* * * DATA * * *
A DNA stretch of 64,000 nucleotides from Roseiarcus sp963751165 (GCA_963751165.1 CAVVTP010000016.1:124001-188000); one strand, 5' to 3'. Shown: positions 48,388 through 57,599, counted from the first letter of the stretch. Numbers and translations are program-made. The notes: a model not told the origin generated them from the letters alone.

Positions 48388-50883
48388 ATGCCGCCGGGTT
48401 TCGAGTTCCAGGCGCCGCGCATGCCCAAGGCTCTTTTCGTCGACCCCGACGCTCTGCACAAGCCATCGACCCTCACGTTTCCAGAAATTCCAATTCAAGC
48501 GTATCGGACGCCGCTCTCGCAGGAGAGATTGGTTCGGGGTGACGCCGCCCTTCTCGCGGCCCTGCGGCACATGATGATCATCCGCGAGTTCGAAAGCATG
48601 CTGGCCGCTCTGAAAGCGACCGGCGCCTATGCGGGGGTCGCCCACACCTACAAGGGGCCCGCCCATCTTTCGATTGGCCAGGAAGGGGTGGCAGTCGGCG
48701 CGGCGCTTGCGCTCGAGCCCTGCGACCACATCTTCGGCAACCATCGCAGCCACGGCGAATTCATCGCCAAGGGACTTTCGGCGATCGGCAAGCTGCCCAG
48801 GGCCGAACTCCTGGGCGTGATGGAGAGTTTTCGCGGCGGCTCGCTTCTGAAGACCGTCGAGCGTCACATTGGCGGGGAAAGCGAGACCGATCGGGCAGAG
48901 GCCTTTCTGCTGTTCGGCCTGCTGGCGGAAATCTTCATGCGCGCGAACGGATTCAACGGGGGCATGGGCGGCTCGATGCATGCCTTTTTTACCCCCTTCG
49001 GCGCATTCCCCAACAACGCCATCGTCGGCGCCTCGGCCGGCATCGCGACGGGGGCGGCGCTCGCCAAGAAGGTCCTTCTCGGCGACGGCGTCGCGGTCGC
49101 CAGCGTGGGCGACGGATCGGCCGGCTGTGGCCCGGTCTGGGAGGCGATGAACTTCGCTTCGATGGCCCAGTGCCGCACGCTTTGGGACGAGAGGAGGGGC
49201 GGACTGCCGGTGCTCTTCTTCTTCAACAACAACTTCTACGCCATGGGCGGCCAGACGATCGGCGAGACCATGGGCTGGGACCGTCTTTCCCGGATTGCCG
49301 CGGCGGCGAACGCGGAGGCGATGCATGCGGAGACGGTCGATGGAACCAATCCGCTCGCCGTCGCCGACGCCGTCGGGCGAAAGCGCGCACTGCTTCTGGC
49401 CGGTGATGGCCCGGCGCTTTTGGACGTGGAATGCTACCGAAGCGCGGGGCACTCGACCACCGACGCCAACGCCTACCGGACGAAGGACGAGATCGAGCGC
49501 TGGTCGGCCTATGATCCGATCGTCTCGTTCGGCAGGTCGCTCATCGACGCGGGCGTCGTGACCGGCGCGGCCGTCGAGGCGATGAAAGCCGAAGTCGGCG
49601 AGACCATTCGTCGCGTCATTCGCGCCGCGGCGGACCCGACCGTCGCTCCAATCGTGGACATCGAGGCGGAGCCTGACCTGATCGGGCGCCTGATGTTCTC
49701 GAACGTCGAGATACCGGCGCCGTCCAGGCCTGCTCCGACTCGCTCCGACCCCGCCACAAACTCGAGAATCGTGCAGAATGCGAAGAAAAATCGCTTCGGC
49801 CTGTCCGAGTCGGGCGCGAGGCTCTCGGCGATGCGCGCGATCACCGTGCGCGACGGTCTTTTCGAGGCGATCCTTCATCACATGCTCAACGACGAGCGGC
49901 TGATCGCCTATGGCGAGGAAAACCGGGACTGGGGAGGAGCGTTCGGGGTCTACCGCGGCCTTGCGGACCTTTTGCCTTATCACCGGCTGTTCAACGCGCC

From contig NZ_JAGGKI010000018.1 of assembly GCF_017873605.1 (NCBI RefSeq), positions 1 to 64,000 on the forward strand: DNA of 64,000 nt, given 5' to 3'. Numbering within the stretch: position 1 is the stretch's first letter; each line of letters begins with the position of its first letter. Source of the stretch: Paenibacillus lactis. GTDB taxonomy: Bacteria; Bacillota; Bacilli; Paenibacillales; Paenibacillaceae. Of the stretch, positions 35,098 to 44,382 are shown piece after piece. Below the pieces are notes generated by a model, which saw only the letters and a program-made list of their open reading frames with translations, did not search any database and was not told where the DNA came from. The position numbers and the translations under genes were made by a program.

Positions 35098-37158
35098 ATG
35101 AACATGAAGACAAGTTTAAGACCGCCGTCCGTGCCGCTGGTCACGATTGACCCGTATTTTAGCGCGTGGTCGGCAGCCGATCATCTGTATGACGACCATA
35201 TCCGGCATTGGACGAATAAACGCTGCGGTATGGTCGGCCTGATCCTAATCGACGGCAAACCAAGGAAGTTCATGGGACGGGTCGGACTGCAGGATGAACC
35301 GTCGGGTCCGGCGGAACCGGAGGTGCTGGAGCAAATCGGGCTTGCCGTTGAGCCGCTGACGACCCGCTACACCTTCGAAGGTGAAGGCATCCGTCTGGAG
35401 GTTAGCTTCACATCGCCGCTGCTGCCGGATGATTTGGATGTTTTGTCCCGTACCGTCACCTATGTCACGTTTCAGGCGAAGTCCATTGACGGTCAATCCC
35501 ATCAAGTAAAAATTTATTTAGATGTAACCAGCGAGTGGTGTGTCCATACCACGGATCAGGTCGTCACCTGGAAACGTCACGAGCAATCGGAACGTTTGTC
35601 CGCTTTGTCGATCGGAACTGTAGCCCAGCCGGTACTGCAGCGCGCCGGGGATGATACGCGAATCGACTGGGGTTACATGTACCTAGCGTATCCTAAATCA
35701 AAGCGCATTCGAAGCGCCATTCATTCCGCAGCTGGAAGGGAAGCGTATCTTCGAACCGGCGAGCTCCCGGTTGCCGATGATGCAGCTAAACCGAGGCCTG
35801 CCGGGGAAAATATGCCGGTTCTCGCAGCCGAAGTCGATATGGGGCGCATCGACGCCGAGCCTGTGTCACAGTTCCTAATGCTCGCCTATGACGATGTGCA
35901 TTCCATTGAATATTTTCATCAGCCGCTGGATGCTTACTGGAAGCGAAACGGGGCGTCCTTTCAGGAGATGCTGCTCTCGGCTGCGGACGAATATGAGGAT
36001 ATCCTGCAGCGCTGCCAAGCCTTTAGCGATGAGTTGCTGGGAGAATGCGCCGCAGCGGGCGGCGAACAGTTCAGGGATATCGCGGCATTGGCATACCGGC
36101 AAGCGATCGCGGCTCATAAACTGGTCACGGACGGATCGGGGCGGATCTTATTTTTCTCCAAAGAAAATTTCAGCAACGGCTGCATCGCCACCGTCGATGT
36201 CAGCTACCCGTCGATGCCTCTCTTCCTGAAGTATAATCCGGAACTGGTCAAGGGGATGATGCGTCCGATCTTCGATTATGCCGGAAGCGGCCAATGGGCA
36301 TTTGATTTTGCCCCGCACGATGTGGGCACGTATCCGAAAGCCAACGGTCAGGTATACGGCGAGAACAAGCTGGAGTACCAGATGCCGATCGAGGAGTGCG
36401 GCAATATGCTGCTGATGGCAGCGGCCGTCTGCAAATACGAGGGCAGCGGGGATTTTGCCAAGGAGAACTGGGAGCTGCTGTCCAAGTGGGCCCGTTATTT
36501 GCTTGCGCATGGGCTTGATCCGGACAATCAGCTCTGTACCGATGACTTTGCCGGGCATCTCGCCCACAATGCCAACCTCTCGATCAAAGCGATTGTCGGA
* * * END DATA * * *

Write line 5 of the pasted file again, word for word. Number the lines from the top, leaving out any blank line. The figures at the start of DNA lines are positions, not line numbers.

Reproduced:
48501 GTATCGGACGCCGCTCTCGCAGGAGAGATTGGTTCGGGGTGACGCCGCCCTTCTCGCGGCCCTGCGGCACATGATGATCATCCGCGAGTTCGAAAGCATG